WAMU 88.5 : News

VA, MD Farmers Waiting On Details Of Farm Bill

Play associated audio

With a budget axe threatening, Maryland and Virginia farm interests are hoping to protect their turf as Congress begins to hash out the details of the next Farm bill. Federal payments to farmers continue to be an attractive target for budget hawks.

Virginia farmers received $106 million in federal subsidies in 2009, while Maryland farmers got $56 million. The Obama Administration wants to cut off farmers from the program who gross more than $500,000 in farm-related income, and $250,000 in non-farm income.

Don Carr is a senior policy and communications advisor for the Environmental Working Group.

“The top 10 percent of the wealthiest farmers receive 74 percent of the subsidies, so it’s going to be harder to justify continuing making these payments in a time of tight budgets and large deficits,” says Carr.

Growers of corn, wheat, cotton, rice and soybeans receive the biggest payouts. They argue the system helps keep the prices of American food low and those lobbying on their behalf have a lot of political clout in Washington.

NPR

Bill Cosby Admitted To Acquiring Drugs To Give To A Woman For Sex

NPR's Kelly McEvers interviews MaryClaire Dale, an Associated Press reporter, about the court documents showing Cosby said in 2005 he got quaaludes to give to a woman with whom he wanted to have sex.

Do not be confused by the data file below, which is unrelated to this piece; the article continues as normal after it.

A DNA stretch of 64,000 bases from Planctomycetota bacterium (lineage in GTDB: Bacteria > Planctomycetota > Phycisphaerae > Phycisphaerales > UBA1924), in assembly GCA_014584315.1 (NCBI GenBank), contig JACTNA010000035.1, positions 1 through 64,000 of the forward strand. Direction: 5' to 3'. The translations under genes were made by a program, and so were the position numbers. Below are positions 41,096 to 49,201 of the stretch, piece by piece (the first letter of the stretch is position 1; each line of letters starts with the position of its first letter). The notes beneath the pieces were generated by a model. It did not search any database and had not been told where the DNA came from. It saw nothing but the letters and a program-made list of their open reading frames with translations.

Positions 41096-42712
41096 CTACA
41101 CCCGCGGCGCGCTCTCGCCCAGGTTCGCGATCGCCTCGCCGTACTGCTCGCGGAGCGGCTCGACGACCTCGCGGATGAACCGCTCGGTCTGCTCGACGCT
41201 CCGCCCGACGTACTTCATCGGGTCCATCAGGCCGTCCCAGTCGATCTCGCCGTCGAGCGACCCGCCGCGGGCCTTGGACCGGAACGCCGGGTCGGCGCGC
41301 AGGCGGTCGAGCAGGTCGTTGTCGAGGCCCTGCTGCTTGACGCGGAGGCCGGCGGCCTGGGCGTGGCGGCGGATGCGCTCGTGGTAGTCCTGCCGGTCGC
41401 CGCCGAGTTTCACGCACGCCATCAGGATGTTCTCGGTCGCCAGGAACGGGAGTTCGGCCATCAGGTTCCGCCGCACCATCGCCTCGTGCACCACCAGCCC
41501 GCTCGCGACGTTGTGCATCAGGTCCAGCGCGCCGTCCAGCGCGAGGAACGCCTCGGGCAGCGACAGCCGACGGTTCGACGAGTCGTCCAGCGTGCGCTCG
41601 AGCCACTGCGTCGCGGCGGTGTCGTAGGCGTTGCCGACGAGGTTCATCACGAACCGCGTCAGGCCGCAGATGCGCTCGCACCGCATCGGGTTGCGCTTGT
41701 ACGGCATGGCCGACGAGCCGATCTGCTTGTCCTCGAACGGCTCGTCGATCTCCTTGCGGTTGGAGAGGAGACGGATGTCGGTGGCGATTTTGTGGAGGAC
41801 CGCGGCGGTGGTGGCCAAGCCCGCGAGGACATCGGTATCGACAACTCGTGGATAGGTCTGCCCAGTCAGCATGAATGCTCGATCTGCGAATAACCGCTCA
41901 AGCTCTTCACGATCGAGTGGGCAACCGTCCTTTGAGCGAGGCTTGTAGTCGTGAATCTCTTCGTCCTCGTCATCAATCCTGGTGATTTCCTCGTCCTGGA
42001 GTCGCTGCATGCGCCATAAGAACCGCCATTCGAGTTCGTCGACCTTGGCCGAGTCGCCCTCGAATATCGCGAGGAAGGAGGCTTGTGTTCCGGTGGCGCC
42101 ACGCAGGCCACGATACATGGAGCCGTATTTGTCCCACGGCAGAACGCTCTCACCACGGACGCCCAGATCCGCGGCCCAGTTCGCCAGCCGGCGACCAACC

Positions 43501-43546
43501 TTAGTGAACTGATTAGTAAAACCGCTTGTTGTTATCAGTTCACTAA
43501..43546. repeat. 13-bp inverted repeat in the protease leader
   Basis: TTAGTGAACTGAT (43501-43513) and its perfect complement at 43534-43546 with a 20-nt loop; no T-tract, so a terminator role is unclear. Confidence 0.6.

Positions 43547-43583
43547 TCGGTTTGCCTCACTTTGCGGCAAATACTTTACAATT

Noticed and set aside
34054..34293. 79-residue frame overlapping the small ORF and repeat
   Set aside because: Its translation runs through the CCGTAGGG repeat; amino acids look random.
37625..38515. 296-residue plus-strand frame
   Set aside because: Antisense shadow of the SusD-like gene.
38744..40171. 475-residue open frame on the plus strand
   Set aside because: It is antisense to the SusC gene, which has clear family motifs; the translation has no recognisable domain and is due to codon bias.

NPR

Mechanization Brings Quick Change To Borneo Region Known For 'Slow Rice'

A company is introducing mechanized rice farming to the interior of Malaysian Borneo for the first time. Scientists say the change may damage the bonds between the local people and their environment.
WAMU 88.5

New Challenges To Recycling In The United States

Falling commodity prices are putting a squeeze on American recycling companies. What this means for cities, counties and the future of recycling programs in the United States.

WAMU 88.5

UMBC President Freeman Hrabowski

Kojo chats with Freeman Hrabowski, the president of University of Maryland, Baltimore County, about the future of higher education - and what he's doing to steer African-American students into science, technology, engineering and mathematics.

Leave a Comment

Help keep the conversation civil. Please refer to our Terms of Use and Code of Conduct before posting your comments.